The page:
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GENEVA, Dec. 22, 2014 – NGOs hailed the convening today of the first-ever meeting of the UN Security Council on North Korean human rights abuses.

“With today’s historic debate, the UN finally sends the message that North Korean rulers who starve and enslave their own people must be held accountable,” said Hillel Neuer, executive director of UN Watch, a Geneva-based human rights organization that works closely with North Korean victims.

The debate follows Friday’s historic UN General Assembly resolution which asks the Security Council to refer North Korea’s abuses to the International Criminal Court, and to initiate sanctions against perpetrators of crimes against humanity.

“This is a powerful boost to millions of victims suffering in what many consider the worst situation of human rights abuse on the planet,” said Neuer.

UN Watch has brought numerous North Korean defectors to testify before the UN Human Rights Council, and at the group’s annual Geneva Summit for Human Rights.

Top North Korean defectors also welcomed today’s debate. “The resolution and meeting will have a huge impact in North Korea, as the people there will learn that their leader is a criminal. People will be happy and as a North Korean defector I am also happy,” said Ahn Myeong Cheol, a prominent North Korean defector.

What’s Next: Chinese Veto Can’t Stop Independent Sanctions

Neuer said that an outcome resolution should be introduced following the debate even if it would likely be blocked by a Chinese veto. “Proponents of human rights at the UN should never stay silent in fear of a veto. They should speak out for truth, and fight for justice for North Korea’s victims, and let the spoilers show their true colors.”

“Moreover, after a veto the international community should still take action, such as by identifying and freezing the assets of North Korean regime figures around the world.”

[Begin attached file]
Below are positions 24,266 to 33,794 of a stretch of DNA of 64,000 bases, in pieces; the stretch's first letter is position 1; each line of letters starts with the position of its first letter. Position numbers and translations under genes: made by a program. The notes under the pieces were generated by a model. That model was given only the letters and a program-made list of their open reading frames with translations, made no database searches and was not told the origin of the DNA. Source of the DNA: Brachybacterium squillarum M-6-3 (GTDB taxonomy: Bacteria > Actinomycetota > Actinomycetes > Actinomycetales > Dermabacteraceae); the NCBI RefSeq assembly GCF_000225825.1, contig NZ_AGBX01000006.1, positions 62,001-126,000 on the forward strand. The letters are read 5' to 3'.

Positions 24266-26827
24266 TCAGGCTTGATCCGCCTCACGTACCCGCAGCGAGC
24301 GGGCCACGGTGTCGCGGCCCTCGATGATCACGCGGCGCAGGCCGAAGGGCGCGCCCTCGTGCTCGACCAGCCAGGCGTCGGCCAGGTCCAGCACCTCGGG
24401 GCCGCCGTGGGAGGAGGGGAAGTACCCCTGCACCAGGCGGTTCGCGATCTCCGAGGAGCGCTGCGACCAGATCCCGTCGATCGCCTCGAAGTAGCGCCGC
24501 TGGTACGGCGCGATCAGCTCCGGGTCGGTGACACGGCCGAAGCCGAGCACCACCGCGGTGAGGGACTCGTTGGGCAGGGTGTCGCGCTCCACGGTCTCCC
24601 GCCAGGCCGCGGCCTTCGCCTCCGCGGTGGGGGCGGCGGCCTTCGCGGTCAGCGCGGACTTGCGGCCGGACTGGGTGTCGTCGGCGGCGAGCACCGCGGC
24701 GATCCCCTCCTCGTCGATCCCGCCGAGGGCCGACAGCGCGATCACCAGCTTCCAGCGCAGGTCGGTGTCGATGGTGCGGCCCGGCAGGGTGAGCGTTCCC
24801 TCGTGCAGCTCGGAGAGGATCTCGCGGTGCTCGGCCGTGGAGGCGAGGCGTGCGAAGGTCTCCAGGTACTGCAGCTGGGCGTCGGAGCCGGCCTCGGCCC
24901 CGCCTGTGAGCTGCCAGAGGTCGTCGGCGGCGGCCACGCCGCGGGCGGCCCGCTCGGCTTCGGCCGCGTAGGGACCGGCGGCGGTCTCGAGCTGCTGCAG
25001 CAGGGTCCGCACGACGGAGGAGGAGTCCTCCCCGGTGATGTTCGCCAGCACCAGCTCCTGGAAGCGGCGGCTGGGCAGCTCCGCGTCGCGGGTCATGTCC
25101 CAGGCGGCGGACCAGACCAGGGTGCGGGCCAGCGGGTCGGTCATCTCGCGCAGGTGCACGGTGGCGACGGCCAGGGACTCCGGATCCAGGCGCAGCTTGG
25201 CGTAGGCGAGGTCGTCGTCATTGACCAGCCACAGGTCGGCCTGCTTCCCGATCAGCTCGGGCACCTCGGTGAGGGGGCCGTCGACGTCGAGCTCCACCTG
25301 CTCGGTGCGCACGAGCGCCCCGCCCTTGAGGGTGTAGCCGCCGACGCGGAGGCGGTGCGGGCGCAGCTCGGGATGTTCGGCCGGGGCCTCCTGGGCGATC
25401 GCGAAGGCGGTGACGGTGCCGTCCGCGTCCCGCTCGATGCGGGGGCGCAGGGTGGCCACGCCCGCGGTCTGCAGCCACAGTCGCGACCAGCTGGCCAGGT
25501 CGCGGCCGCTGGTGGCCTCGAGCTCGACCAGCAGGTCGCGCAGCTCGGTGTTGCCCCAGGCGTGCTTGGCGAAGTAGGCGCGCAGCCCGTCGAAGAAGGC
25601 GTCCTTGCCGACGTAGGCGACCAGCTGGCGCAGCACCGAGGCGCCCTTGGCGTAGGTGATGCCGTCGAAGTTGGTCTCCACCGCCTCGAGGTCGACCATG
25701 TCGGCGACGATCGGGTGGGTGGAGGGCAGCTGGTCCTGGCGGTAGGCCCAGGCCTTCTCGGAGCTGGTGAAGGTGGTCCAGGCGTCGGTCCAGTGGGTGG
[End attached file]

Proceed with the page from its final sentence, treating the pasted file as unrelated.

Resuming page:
In September, UN Watch organized a letter by 20 North Korean defectors urging Swiss President Didier Burkhalter to freeze Swiss bank accounts held by North Korean regime figures. The appeal and recent Swiss presidential response were reported by CNN, the Washington Post and the Wall Street Journal.

“Countries around the world need to freeze assets of the North Korean regime,” said Ahn, “because it brings more suffering to the people of North Korea while the regime figures enjoy a luxurious life.” Many of the North Korean funds around the world come from illegal activities and exploitation of North Korean laborers outside of the country.

UN Watch and NK Watch, Ahn’s group, pledged to continue to advocate for identifying and freezing North Korean assets, working in coloration with partners around the world.

 

UN Watch is a Geneva-based human rights organization founded in 1993 to monitor UN compliance with the principles of its Charter. It is accredited as a Non-Governmental Organization (NGO) in Special Consultative Status to the UN Economic and Social Council (ECOSOC) and as an Associate NGO to the UN Department of Public Information.

 

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